I have a question about the recombination frequency I hope you have time to answer.

Background: If we look at homozygous individual A/A B/B which has been formed from the gametes AB and AB, this individual will in turn have the gametes AB, AB, AB, AB. These are the same as the gametes that were used to form the individual.

My question: Is the recombination frequency 0? Or should we consider the A's and B's as different, i.e like A$_1$, A$_2$, B$_1$, B$_2$. Then we get the possible gametes A$_1$B$_1$ (parental), A$_1$B$_2$ (recombinant),A$_2$B$_2$ (par), A$_2$B$_1$ (recomb). We then get that the recombination frequency is 50 percent (which it should be according to the source given at the bottom). Which interpretation is correct?

Definitions used in my question:

"Meiotic recombination is any meiotic process that generates a haploid product with new combinations of the alleles carried by the haploid genotypes that united to form the meiocyte." (Griffiths et. al, Introduction to Genetic Analysis, tenth edition, International Edition, p. 95)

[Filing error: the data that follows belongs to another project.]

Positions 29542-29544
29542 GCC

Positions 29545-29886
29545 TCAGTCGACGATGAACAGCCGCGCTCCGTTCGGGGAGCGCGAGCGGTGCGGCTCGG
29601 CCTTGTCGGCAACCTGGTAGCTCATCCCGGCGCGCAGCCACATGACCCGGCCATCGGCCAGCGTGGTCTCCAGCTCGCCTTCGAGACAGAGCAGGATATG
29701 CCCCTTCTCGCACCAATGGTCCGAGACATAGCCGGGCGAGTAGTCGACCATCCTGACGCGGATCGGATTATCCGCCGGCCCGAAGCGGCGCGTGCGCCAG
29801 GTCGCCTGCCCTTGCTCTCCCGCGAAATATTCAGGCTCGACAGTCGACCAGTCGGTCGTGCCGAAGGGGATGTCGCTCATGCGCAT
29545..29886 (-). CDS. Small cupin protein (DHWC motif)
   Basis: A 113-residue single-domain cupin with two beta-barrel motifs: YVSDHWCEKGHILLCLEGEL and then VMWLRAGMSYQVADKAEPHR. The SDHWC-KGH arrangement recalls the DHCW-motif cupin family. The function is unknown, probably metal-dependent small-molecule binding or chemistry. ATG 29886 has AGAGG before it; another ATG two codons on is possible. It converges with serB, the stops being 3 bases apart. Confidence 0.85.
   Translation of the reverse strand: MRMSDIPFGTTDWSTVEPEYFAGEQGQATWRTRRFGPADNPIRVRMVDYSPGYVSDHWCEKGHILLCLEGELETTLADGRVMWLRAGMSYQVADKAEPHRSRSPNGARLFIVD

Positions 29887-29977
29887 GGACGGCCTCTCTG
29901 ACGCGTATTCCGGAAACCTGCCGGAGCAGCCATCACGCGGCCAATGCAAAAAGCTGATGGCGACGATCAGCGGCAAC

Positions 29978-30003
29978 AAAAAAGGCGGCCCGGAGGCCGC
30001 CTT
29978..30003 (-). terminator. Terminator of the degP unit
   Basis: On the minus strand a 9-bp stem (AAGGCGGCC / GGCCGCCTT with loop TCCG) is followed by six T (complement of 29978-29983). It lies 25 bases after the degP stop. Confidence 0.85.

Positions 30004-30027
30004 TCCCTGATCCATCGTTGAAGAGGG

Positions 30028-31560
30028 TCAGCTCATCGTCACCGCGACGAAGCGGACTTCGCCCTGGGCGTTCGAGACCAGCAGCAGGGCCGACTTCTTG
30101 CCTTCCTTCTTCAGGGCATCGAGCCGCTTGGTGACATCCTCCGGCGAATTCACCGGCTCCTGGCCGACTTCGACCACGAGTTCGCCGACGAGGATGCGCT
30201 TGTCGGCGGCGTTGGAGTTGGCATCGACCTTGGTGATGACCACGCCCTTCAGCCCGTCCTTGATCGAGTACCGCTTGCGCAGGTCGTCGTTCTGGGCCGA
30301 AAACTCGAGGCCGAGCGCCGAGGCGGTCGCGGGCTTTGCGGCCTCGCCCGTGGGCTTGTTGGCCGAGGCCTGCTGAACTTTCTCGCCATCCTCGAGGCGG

Recombinants: "Recombinants are meiotic output different from meiotic input." (same book).

Recombination fraction: "Recombination fraction (also called recombination frequency) between two loci is defined as the ratio of the number of recombined gametes to the total number of gametes produced." (Shizhong Xu, Principles of Statistical Genomics, Springer, Chapter 2, page 11, 2013).

Furthermore: "When genes are unlinked, they have a recombination frequency of 0.5, which means 50 percent of offspring are recombinants and the other 50 percent are parental types." (Source: Boundless. “Genetic Linkage and Distances.” Boundless Biology. Boundless, 21 Jul. 2015. Retrieved 11 Sep. 2015 from https://www.boundless.com/biology/textbooks/boundless-biology-textbook/modern-understandings-of-inheritance-13/chromosomal-theory-and-genetic-linkage-97/genetic-linkage-and-distances-427-11654/)


1 Answer 1


Welcome to Biology.SE

Your question stems from the confusion between measuring a recombination rate and the actual recombination rate.

In the A/A, B/B individuals you describe, recombinations still occur. Those recombination just don't affect linkage disequilibrium between the Aa and the Bb loci as there is no variance at those loci in the individuals you considered. There is therefore, no way to tell whether or a recombination event occurred in a specific case. You need genetic variance at both loci in order to have a linkage disequilibrium which can be affected by recombination. But it is not because you can't measure the recombination rate that recombinations does not occur.


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